God also tells Joshua to meditate on it day and night (1:8b). How do you meditate? If you know how to worry, you know how to meditate. Worry is taking a fearful thought and thinking about it over and over from every angle. Meditation is taking a verse of scripture and thinking about it over and over from every angle, looking for application. Meditation always has application as its goal. According to Psalm 1:3a-b, what is the result of meditating on God’s Word?
Therefore, when we meditate on the Word of God, we stay spiritually healthy and strong during the difficult seasons of life.
Bible study and scripture memory should never be an end in themselves. We must also meditate, which always enables us to apply God’s Word to our lives. Only then can we be sure to do according to all that is written in it (Josh. 1:8c). What is the promise for reading, studying, meditating on, and obeying God’s Word (Joshua 1:8d)?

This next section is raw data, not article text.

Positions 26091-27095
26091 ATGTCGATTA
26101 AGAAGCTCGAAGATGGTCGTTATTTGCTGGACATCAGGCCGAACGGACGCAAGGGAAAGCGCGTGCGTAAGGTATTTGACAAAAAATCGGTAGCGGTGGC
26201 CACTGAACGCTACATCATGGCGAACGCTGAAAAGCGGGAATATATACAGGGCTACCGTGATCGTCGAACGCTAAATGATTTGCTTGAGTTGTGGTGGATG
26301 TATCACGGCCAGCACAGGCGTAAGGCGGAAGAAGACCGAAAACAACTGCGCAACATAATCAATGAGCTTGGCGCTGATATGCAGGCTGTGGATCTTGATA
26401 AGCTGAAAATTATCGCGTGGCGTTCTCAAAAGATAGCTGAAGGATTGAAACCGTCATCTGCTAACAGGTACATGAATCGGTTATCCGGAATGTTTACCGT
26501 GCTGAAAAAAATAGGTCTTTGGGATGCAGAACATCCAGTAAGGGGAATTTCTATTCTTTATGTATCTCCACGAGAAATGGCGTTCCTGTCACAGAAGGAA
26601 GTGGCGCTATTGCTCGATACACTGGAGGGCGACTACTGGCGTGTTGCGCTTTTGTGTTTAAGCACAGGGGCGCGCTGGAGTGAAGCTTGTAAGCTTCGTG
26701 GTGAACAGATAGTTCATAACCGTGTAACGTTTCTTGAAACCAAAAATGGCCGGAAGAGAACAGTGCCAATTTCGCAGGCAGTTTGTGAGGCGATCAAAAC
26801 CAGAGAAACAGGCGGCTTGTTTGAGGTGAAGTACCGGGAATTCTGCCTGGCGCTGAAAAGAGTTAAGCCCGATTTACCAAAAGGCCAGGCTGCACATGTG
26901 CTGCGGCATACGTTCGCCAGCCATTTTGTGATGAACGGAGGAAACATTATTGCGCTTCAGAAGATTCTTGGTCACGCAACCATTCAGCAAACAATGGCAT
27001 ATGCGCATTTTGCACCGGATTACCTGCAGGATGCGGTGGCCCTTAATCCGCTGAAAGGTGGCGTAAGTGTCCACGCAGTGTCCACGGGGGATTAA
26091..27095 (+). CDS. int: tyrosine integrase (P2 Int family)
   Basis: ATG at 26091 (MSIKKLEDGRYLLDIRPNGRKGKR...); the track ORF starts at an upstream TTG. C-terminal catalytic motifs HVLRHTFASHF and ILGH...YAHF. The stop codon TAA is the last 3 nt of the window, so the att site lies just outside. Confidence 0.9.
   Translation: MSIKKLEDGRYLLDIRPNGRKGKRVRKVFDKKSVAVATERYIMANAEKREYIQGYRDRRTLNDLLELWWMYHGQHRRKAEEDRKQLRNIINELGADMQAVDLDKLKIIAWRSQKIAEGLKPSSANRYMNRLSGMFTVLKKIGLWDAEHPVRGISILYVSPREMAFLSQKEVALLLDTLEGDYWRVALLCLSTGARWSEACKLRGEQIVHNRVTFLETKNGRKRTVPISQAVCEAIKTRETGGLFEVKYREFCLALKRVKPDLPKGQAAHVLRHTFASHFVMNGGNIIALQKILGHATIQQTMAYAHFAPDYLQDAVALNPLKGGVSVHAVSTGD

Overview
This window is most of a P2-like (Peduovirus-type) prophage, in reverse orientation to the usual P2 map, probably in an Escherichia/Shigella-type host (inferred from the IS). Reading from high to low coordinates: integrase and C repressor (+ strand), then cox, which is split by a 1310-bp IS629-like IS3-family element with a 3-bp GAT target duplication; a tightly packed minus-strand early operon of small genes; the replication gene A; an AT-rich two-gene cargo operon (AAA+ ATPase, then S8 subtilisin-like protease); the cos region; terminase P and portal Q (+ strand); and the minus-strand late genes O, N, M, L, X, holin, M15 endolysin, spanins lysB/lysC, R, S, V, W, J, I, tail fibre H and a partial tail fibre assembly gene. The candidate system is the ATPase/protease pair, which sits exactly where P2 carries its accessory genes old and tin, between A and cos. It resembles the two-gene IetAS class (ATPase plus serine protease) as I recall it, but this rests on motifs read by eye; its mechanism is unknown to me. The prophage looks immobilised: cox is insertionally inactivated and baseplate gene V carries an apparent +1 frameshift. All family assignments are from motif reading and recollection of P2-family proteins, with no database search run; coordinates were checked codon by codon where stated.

A vital key to fearless living is knowing how to study the Bible, which requires asking the right questions as you study. A good book with which to begin is the book of James, which like all Bible books, should be studied by paragraphs. Don’t worry about verses you don’t understand; God will reveal them later. A great way to study a Bible passage is to answer the five SPECS questions:
Is there a (an)...
Only after using a Bible study method like the SPECS questions to study, meditate on, and obey God’s Word, can we experience what wonderful truth found in Psalm 119:105?